The South Gare has become a good wildlife habitat for a number of species such as Common Lizards and molluscs but especially plants and insects. The "slag" from the blast furnaces was dumped here to build the present shape of the Gare. This entirely man made habitat has been utilised by nature in many ways, the number of different niches available has meant quite a diverse and interesting flora. It also attracts birds, especially those on migration. The almost desert like area known as the cabin rocks which is practically devoid of soil has produced an area of stony ground which becomes attractive to birds who like open situations. The number of species seen on these rocks is quite long and includes a number of rarities such as Woodchat Shrike (May 99), Red-Backed Shrike, Bluethroat, Tawny and Richard's Pipits, Hoopoe, Ring Ouzel, Rustic Bunting, Short-Toed Lark, Siberian Stonechat and many more. The area gets the name from the green fishermen's huts which are at the seaward end of this part of the Gare.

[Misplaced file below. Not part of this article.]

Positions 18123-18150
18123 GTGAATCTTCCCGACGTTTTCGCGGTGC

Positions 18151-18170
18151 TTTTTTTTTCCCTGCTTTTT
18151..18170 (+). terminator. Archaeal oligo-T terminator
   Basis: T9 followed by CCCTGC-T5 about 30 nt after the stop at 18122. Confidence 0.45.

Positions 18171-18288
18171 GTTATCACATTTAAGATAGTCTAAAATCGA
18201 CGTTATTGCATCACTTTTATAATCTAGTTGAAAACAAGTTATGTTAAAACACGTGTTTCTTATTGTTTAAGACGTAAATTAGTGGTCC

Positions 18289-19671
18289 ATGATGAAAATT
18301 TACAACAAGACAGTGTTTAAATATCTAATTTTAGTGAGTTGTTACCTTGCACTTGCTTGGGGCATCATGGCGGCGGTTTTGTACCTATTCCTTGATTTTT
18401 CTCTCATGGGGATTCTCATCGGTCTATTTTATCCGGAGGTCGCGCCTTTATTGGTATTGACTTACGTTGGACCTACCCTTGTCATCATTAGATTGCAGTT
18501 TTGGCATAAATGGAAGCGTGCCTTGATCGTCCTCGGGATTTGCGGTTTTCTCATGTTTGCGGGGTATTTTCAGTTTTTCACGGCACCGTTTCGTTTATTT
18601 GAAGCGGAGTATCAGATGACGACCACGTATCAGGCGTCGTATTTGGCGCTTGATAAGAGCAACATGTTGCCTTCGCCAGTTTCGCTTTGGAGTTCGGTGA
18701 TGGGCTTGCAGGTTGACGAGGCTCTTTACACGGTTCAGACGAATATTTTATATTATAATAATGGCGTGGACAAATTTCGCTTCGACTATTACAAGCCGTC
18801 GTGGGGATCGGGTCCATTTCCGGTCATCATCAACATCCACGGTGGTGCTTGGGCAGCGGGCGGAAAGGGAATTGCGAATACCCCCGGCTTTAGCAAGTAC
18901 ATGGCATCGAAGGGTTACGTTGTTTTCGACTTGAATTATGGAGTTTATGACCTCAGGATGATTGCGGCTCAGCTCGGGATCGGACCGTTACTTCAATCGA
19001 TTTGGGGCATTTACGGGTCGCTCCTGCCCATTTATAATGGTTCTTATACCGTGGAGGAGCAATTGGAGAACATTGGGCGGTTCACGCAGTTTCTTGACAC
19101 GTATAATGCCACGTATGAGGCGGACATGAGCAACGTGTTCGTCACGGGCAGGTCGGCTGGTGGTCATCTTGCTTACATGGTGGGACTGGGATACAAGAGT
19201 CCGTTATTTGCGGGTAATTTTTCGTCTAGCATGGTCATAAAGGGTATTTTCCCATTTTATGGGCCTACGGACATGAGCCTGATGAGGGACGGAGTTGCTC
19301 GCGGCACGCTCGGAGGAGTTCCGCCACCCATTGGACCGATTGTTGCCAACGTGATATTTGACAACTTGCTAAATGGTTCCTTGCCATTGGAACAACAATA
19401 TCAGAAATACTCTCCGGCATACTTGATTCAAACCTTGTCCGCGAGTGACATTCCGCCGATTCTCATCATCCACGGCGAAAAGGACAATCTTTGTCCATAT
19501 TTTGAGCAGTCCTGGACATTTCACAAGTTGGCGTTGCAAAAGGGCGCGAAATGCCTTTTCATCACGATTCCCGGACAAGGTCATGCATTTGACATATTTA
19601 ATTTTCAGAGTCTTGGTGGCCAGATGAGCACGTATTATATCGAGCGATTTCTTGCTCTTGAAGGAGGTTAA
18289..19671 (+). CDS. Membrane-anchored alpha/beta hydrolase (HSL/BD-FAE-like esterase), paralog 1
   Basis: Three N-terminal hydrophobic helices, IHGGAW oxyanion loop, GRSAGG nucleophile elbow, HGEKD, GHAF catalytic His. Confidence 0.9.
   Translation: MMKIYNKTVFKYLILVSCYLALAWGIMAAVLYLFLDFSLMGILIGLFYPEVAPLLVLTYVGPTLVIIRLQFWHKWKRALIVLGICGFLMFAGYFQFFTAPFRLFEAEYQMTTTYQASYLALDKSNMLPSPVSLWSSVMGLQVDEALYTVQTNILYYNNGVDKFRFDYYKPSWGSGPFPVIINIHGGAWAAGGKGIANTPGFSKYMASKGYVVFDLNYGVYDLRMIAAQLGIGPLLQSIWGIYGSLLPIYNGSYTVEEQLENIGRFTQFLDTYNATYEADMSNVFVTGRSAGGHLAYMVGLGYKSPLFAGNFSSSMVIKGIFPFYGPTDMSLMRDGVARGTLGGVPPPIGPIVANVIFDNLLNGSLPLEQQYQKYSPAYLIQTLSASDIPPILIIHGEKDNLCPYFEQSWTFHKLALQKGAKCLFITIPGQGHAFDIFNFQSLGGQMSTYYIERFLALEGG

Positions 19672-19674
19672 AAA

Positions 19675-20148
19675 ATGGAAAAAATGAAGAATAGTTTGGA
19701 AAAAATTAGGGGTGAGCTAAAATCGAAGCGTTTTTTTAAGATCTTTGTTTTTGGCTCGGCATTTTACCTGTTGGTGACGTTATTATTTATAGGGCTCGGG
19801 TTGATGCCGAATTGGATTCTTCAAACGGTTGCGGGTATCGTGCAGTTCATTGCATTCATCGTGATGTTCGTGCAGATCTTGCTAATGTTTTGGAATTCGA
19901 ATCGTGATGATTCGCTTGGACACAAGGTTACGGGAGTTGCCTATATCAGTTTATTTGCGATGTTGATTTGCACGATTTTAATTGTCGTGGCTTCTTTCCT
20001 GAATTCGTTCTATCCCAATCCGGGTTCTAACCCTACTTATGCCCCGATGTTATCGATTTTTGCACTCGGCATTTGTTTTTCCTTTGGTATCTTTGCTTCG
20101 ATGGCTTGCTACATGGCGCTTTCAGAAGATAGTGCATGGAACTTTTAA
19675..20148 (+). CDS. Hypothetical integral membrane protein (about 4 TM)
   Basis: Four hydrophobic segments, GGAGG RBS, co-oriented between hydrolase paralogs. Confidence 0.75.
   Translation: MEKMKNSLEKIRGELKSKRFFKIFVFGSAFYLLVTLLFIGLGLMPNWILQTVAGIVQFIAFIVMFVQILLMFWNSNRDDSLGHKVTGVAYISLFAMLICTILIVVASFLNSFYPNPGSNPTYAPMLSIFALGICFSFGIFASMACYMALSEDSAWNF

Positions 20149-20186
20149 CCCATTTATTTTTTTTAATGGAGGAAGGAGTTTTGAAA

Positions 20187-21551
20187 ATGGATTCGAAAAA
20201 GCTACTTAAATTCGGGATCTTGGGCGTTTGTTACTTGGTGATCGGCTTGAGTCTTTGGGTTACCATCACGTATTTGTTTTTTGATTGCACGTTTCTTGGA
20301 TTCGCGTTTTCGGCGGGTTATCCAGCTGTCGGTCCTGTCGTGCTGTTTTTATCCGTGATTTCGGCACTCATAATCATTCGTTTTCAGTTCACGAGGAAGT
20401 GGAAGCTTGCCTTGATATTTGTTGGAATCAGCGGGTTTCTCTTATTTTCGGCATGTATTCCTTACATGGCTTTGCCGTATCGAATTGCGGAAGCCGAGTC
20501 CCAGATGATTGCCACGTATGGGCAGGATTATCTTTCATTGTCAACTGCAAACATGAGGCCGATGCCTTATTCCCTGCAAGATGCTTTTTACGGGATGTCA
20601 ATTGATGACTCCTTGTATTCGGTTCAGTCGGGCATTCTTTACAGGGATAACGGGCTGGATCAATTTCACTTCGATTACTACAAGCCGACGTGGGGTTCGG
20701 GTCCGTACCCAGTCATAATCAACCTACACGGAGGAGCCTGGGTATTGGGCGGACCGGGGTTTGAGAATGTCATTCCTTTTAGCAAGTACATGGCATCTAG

Bluethroat Luscinia svecica Photo Damian Money
Wheatear Oenanthe oenanthe Photo Chris Brown